Go be poor somewhere else

Yesterday evening I went out to get a few things done, and it was… interesting. I’m not a people person. Thus I do as much of my errand-running as I can either very late or very early, in order to avoid the worst of the crowds.

My avoidance of peak traffic times has become more difficult in the last few years due to a disquieting trend. It has to do with the lengths to which a certain segment of the population will go–and the number of people they’re comfortable inconveniencing in the process–to make life even harder for the poor.

Continue reading “A Sign of Our Times”

  •  
  •  
  •  
  •  
  •  
  •  

Don't be one of many. Names matter.

Something came to a head recently that’s been bugging me for a long time: we (Westerners, especially those in the United States) need to get a lot more creative with our names.

Recently one of my employees pointed out the ridiculousness of creepy old men who demand to be on a first name basis with the people who work the front counter. In terms of accountability or identification, a first name means next to nothing. At my company alone, if you were helped by “Jessica” that could be Jessica in Cargo, Jessica in Fuels, Jessica in Accounting, or Jessica in Parts & Acquisitions.

This is a problem.

Continue reading “Names Matter”

  •  
  •  
  •  
  •  
  •  
  •  

You should be writing. No. Seriously.

I see a lot of motivational posters aimed at authors. You know the ones: a movie character pointing out that you should be writing. Or maybe it’s a pop culture icon. Or maybe the message is framed as a comic strip. Or maybe it’s just a blank page with the words “You should be writing!” emblazoned across it.

And while some are fairly benign, many seem designed to guilt the viewer. I don’t know about you, but I write to feel free of my daily obligations. Writing is my own world, a world free of deadlines and restrictions. The concept of feeling guilty because I haven’t put enough words on paper lately is anathema to the whole reason I write.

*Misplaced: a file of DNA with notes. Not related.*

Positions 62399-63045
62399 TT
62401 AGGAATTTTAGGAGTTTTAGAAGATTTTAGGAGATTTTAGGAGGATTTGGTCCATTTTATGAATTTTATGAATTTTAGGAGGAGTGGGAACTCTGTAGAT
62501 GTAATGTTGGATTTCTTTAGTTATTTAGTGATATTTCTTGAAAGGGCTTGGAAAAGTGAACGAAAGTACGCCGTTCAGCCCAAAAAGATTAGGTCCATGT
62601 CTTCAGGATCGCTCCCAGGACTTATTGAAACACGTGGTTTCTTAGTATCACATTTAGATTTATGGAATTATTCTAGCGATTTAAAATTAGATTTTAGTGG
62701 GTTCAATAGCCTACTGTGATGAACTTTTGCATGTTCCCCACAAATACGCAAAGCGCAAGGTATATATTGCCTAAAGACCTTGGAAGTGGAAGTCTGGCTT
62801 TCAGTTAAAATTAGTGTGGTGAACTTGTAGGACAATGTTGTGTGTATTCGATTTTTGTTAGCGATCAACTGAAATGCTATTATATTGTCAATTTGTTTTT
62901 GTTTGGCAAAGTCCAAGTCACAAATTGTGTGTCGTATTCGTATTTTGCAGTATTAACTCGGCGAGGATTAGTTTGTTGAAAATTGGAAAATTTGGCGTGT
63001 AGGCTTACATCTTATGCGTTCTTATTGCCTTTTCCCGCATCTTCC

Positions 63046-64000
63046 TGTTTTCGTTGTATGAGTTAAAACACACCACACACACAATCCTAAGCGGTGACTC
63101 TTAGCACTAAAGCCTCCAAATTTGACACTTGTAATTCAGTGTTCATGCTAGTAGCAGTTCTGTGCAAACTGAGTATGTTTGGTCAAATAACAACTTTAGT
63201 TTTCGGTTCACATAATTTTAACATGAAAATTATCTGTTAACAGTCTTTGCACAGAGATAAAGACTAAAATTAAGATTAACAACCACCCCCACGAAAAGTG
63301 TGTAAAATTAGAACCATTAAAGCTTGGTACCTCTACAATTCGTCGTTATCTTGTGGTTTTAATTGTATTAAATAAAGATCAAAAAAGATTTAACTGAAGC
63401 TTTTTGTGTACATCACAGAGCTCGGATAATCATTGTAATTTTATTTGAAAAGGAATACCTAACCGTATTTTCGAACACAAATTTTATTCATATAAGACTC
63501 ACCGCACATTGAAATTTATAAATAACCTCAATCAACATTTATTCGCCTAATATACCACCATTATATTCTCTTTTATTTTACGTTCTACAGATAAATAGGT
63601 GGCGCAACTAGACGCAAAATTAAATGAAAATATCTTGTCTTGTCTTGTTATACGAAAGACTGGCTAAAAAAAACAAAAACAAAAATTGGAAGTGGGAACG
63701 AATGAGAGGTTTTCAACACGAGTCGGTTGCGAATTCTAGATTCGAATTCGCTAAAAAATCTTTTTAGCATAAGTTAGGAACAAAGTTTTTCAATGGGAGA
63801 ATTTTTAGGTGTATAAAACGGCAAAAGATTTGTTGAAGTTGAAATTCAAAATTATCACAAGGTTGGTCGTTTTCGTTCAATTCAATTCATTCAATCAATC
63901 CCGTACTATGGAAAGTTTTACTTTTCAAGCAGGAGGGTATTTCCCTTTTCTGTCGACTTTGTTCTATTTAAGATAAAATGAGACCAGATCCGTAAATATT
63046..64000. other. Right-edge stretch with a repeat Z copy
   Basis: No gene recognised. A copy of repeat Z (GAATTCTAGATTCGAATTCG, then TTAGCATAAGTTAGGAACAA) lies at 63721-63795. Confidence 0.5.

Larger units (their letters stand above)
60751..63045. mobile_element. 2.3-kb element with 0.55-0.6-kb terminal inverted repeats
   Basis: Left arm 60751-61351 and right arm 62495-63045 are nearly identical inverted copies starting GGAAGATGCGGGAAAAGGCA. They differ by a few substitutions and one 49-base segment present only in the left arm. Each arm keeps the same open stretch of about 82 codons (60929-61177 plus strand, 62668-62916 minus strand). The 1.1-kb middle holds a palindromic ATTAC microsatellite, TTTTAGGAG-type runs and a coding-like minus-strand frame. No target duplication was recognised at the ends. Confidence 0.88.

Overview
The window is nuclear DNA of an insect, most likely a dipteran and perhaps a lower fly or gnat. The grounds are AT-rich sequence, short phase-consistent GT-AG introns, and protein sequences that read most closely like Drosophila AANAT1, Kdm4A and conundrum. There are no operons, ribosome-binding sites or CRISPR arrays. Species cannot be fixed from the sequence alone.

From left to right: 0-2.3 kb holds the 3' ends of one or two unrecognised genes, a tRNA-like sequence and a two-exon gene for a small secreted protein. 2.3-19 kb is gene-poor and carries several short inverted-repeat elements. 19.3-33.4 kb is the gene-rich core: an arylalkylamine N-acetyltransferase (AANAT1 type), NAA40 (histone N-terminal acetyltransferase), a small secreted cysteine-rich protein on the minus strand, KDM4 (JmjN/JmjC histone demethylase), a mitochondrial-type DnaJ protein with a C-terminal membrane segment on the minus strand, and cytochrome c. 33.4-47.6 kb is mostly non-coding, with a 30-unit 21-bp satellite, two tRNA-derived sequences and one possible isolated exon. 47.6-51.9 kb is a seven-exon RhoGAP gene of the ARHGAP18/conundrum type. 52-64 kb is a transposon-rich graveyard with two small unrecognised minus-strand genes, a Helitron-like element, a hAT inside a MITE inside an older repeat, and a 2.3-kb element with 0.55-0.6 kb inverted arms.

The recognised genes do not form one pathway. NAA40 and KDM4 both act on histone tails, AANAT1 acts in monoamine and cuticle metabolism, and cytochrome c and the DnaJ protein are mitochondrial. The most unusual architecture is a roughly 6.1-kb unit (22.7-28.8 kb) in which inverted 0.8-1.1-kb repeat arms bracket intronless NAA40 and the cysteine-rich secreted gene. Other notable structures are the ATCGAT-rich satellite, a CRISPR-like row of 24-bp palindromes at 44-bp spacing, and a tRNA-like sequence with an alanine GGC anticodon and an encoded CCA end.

Why is it that we, as authors and as a society, conflate guilt with motivation?

Continue reading “Motivation vs Guilt”

  •  
  •  
  •  
  •  
  •  
  •  

Flood waters and sign

Some time back, a friend posted in a group we both frequent. She was frustrated with the flood of conflicting marketing advice for authors, and listed some of the contradictory advice she’d heard.

  1. Socialize with non-writers on Facebook. Don’t try to sell. Make friends.
  2. Advertise on Facebook.
  3. Advertise on Amazon.
  4. Forget Facebook and Amazon. Focus on Goodreads instead.
  5. Forget Goodreads. LibraryThing is the place to be.
  6. Advertise on other sites.
  7. Give away books on Net Galley.
  8. Don’t give away books for free. It invites pirates!
  9. Give away one book to entice readers.
  10. List with genre sites.
  11. Concentrate on Twitter.
  12. Forget promotion. Sign up with KU.

While I can’t stem the flood of contradictory and often counter-intuitive advice, I can offer my experiences. I spent a lot of time sorting through a veritable avalanche of marketing advice to come up with my strategy. These are my answers, backed up with research and personal experience.

Continue reading “Throttling the Flood of Conflicting Advice”

  •  
  •  
  •  
  •  
  •  
  •  

Strong Women

I have had the honor of knowing and working with many extraordinary women over the years. (Obligatory shout-out to my mom, who taught me about equality, civil rights, and treating people decently regardless of their color, gender, gender identity, or sexual orientation. She also introduced me to science fiction and turned me into a life-long C.J. Cherryh fan.)

Amazing women are all around us, and chances are they have touched all of our lives in some significant way. They’re public defenders who keep the innocent from going to jail. They’re courageous civil rights advocates who don’t let threats stop them from pursuing the truth. They’re extraordinarily patient, skilled surgeons. They’re compassionate paramedics.